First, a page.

In this week’s blog we meet Alan Campbell, Research Integrity Manager in the Research Support Office. Read on to find out about Alan’s recently appointed role, what led him to the University and recent work on export control.
What led you to work at the University?
I did my MBA at Strathclyde Business School in 2014/15 and following graduation, was self-employed as a strategy consultant. I worked on some really interesting projects for clients in the corporate, academic and charitable sectors, however the allure of a steady, monthly salary pulled me back to the world of nine-to-five and I joined the RSO Contracts Team in September 2016. Working for the University as a Contracts Manager enabled me to use my previous experience as a lawyer while at the same time opening my eyes to the world of Higher Education and academic research. It’s a fascinating sector, and the University offers a huge variety of opportunities for career development – I think it’s great that in moving to my new role in Research Integrity with a very different focus from my last one, I’ve been able to stick with the same team and the same employer.
How long have you been at the University?
I first came to the University of Edinburgh as a student – I did my law degree here between 1993 and 1997 and then my Diploma in Legal Practice in 1998/99. I joined the staff as a Contracts Manager in September 2016 and then switched to my current role as Research Integrity Manager on 1st May this year.
What do you enjoy most about your role?
Variety – my job is like running a whole series of concurrent projects, some very large and complex, others small and self-contained. Networking is really important and there are lots of opportunities to discuss burning issues with colleagues across the University and with counterparts elsewhere. I spend a lot more time organising my diary than I used to but I love the fact that no two days are the same!
Ask me about…
Policy in Research Integrity, or in other words, the principles, ideas and behaviours that make up good research practice. Specifically, I can help in drawing up a new University policy, advise on the policy implications of a change in the law or a funder’s terms and conditions, and find out how our competitor Universities approach the same policy challenges we face. You can find more information about how Research Integrity fits into the life of the University by visiting the RSO Research Integrity webpages, or alternatively my blog post on the topic.
What are you working on just now?
Export Control, particularly where it relates to dual-use technologies, is an area whose profile has been rising over recent months. The concern for the University in this area is the risk that technologies developed here with an ostensibly peaceful purpose could fall into the wrong hands abroad and be adapted for military or terrorist purposes. The UK government, in common with the US and many others imposes a licensing regime to control what types of technologies can be exported and to whom and as a University, we need to make sure that we have the systems in place to ensure that none of our researchers export technology (or use technology coming here from other countries) in circumstances that break the rules.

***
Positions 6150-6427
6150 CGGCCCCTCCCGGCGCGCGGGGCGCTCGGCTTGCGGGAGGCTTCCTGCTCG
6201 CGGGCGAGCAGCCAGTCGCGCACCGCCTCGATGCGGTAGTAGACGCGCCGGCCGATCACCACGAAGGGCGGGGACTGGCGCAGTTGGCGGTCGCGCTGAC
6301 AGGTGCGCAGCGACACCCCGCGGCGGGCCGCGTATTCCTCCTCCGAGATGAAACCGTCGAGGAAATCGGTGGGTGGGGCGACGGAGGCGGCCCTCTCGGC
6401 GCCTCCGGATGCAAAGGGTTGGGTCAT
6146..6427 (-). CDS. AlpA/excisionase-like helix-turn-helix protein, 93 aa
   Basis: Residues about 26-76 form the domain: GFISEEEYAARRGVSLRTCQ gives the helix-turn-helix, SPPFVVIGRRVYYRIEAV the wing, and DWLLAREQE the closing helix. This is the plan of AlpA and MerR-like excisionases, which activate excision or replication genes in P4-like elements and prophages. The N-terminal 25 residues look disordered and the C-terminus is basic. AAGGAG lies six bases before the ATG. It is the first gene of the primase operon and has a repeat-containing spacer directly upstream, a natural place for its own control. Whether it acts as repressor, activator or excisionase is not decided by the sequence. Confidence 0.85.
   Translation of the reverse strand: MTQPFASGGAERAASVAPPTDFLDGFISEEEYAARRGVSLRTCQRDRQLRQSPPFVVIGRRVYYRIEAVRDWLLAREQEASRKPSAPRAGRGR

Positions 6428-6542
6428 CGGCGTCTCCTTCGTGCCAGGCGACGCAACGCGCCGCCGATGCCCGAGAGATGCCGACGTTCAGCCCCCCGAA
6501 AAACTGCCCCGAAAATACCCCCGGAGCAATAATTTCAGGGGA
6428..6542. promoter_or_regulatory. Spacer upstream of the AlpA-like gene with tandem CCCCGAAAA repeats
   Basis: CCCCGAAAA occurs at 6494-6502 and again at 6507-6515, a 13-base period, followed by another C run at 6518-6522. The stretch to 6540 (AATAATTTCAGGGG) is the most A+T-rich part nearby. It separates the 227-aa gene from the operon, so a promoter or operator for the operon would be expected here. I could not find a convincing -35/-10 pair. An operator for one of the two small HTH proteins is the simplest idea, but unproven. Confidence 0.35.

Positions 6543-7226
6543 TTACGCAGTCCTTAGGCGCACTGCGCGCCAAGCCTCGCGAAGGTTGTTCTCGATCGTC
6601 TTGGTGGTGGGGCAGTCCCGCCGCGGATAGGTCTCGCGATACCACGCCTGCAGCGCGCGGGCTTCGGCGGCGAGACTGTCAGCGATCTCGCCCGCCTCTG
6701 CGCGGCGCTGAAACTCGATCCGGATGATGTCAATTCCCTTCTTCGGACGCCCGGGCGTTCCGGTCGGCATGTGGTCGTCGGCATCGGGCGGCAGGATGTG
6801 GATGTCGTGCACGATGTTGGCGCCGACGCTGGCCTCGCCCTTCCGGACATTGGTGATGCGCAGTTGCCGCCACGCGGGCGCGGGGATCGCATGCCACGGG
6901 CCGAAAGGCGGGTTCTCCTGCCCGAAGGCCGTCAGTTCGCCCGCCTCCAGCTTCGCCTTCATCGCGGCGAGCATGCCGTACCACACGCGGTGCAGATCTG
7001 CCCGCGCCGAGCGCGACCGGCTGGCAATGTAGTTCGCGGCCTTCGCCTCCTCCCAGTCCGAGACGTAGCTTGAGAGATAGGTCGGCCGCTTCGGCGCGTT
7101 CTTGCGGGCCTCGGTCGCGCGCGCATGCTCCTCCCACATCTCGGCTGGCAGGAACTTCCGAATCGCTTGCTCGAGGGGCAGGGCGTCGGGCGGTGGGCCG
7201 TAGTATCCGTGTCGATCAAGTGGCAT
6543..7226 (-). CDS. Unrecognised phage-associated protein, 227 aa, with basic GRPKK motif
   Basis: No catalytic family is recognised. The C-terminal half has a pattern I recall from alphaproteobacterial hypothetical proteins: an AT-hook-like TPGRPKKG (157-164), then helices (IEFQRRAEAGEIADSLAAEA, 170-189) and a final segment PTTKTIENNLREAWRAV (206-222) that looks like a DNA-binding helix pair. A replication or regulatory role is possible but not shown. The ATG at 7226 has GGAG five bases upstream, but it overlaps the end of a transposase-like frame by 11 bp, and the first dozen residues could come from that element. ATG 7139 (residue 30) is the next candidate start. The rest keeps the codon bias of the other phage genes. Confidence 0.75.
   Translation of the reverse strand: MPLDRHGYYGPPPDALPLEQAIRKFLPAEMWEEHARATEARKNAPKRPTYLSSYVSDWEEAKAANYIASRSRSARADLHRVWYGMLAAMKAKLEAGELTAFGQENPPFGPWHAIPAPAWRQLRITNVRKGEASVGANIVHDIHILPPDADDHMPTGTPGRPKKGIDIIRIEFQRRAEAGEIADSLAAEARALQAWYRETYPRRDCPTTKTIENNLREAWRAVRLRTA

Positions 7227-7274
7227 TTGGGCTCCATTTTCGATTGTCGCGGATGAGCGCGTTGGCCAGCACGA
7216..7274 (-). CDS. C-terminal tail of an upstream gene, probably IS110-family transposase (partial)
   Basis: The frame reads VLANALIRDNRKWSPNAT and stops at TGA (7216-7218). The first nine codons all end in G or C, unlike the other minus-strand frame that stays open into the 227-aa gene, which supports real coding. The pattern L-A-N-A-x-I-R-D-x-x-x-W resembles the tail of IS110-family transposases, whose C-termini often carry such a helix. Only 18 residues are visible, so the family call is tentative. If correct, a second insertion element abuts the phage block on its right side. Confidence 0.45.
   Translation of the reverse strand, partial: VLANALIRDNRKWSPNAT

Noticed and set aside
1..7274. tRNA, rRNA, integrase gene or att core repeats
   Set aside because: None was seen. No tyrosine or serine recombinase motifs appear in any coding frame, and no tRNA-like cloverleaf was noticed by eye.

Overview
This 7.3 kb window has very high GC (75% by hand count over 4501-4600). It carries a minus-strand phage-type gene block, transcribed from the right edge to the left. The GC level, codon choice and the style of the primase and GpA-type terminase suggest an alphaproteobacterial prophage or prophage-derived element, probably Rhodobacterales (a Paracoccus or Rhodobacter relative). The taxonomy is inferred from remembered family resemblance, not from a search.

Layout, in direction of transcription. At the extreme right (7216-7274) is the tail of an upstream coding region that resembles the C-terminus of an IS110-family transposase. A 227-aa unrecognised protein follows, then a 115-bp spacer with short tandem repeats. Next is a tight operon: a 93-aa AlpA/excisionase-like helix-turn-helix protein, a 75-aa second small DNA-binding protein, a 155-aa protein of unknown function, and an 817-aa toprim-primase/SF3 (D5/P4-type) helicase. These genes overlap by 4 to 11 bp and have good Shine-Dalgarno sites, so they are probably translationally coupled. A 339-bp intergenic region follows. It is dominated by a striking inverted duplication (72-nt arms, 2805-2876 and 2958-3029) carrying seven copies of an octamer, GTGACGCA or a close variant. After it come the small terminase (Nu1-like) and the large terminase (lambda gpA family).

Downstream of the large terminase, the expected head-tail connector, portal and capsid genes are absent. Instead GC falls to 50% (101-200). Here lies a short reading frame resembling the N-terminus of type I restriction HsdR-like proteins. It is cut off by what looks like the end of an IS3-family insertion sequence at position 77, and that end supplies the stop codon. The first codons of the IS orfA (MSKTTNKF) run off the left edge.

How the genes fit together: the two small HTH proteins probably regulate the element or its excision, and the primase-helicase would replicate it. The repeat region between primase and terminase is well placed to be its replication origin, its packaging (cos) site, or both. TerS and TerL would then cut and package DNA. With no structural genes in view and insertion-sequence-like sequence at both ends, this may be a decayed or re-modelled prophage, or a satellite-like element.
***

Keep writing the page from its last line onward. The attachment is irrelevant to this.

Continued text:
I have been attending regular meetings of a LERU working group looking at a new draft EU Regulation on workplace compliance with Export Control laws, which is timely, as the University’s Export Control Working Group – of which I am a member – has also just finished work on a new University-wide Export Control and Sanctions policy. The new policy, which is expected to be launched during late Summer/Autumn 2019 will result in a series of new responsibilities falling to RSO and so one of the main projects currently in my in-tray is to produce a protocol describing how we in RSO should organise our compliance with the policy when it comes into force.
Proudest moment at work?
Negotiating and concluding the Institutional Agreement setting up the HDR UK Scotland virtual institute for CMVM in August 2018. It was a daunting and really complex piece of work, but it was a great feeling to sign off and to have co-ordinated an Edinburgh team that was praised by the funder for our pragmatic approach to the contracts.
What’s your favourite type of cake?
As a child of the 70s, what else but Black Forest Gateau!!!
What do you like doing when you are not being a Research Integrity Manager?
I enjoy travelling, reading (mainly biography and historical non-fiction) and walks in the country (especially the Borders, the Fife Coast and Perthshire).
Favourite thing to do in Edinburgh?
Either a warm Summer’s evening spent in the Cumberland Beer Garden or watching the sunset from Calton Hill…